When I sat down to consider my topic for this blog, two words sprung to mind. Both have been used widely in Government messaging during the past three months. The use of ‘unprecedented’ to describe everything from the impact of Covid-19 on our society, health service and economy and the use of ‘worldbeating’ to describe our Government’s response to all things unprecedented.

Pretty much since the outbreak of Covid-19, the government and many of its cabinet ministers appear to have either furloughed their Heads of Communications or decided that they don’t need their advice. Either way, the results are devastating. There has been a lack of clarity. Slogans have been used in place of messaging with roots in detailed and well-thought out policy. Overusing terms like ‘worldbeating’ and ‘unprecedented’ has seen the Government become the butt of media and online ridicule.

So, what’s at risk when your messaging goes awry? Well, your reputation for starters, then your credibility and also loss of trust.

It’s easy to be flippant about this, to suggest that the Government is an easy target, but that misses the bigger issue: we want our leaders to get it right, we want to be able to trust and respect them. After what feels like a litany of clumsy messaging errors, it’s hard to forgive the government and easy to ask the question – why aren’t you listening to and taking the advice of your comms professionals? The final example and perhaps the worst was when we saw the clear and strong Stay home; Protect the NHS; Save lives message morph into the confusing and unhelpful Stay alert; Control the virus; Save lives follow up. A poll at the time suggested that two thirds of people didn’t know what it meant. I’m surprised a third did.

Using slogans like ‘worldbeating’ to describe our Government’s response to the Covid-19 crisis, one that now smacks of rhetoric not based on detailed policy or certainty of the results it will deliver, has been seriously damaging. It is a response that we know has led to some of the lowest trust ratings in any Government worldwide. According to a recent YouGov poll for Reuters Institute for Journalism, less than half, 48%, said the Government was trustworthy in late May, down from 67% six weeks earlier.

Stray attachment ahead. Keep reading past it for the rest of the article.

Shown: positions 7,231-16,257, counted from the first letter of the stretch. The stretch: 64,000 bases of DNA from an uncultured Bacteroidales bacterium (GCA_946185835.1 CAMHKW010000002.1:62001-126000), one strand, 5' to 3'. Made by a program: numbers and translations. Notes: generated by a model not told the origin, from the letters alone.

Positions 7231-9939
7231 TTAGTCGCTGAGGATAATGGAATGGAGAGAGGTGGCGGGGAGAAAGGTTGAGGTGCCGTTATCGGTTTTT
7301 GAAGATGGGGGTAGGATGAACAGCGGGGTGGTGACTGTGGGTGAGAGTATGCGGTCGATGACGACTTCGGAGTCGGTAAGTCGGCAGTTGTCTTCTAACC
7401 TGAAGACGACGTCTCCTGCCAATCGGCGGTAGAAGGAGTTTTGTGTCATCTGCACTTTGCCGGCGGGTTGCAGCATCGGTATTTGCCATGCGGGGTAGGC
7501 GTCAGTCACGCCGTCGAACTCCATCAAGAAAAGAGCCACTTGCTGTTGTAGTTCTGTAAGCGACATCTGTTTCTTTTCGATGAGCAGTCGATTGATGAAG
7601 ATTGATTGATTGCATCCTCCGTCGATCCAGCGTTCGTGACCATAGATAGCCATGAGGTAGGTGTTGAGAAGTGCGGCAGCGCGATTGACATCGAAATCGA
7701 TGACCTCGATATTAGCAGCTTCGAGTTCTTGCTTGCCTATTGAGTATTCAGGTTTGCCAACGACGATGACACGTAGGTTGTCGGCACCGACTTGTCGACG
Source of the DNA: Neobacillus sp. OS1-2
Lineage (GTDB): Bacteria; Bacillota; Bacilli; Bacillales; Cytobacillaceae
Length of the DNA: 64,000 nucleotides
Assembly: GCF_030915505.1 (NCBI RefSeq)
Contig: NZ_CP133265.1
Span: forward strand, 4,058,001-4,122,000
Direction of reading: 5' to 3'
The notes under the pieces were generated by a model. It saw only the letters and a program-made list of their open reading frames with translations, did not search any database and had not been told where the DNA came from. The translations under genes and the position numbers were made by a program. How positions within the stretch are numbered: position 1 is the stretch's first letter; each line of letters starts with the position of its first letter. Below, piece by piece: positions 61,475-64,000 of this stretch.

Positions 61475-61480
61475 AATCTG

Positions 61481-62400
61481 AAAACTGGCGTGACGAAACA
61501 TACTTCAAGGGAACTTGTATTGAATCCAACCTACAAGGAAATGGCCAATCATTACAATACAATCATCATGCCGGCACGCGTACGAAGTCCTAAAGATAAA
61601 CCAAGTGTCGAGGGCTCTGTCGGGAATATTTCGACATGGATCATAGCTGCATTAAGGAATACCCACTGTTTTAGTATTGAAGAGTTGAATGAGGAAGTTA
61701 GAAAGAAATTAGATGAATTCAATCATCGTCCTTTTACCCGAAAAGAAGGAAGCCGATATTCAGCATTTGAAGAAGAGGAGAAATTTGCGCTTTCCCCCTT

Whilst it’s impossible to say that this steep decline can be attributed purely to poor messaging. I think it’s safe to say, the clumsy and muddled messaging can’t have helped. There can be no substitute for clarity. Likewise, consistency and humility wouldn’t go amiss.

Since March, when it was clear we were heading for turbulent times, we have worked closely with existing and new clients to ensure that all messaging, be it for internal or external stakeholders is fit for purpose, knowing that the intended audiences are all living in indefinite uncertainty. Critically, we’ve been making sure that it’s not tone deaf and that we aren’t simply jumping on the bandwagon.

A good example of this – and a good news story, which have been in short supply – lies in our work with the Patient Experience Platform (PEP), a client that came onboard during lockdown. PEP uses a sophisticated algorithm to track patient feedback of experience and we very clearly told the story that the data created and emphasised why it was highly relevant in the midst of the pandemic. This approach netted us dozens of pieces of coverage across the UK.

We have also worked with our Recruitment Process Outsourcing client Cielo to great success during this period. We undertook a survey of business leaders to produce our own data about what the future of work looked like. The resulting genuine and interesting communications material chimed with what the media were interested in, while staying well clear of any bandwagons or fact-fudging. The moral of the story is maintaining clarity of communications is absolutely key – now and always.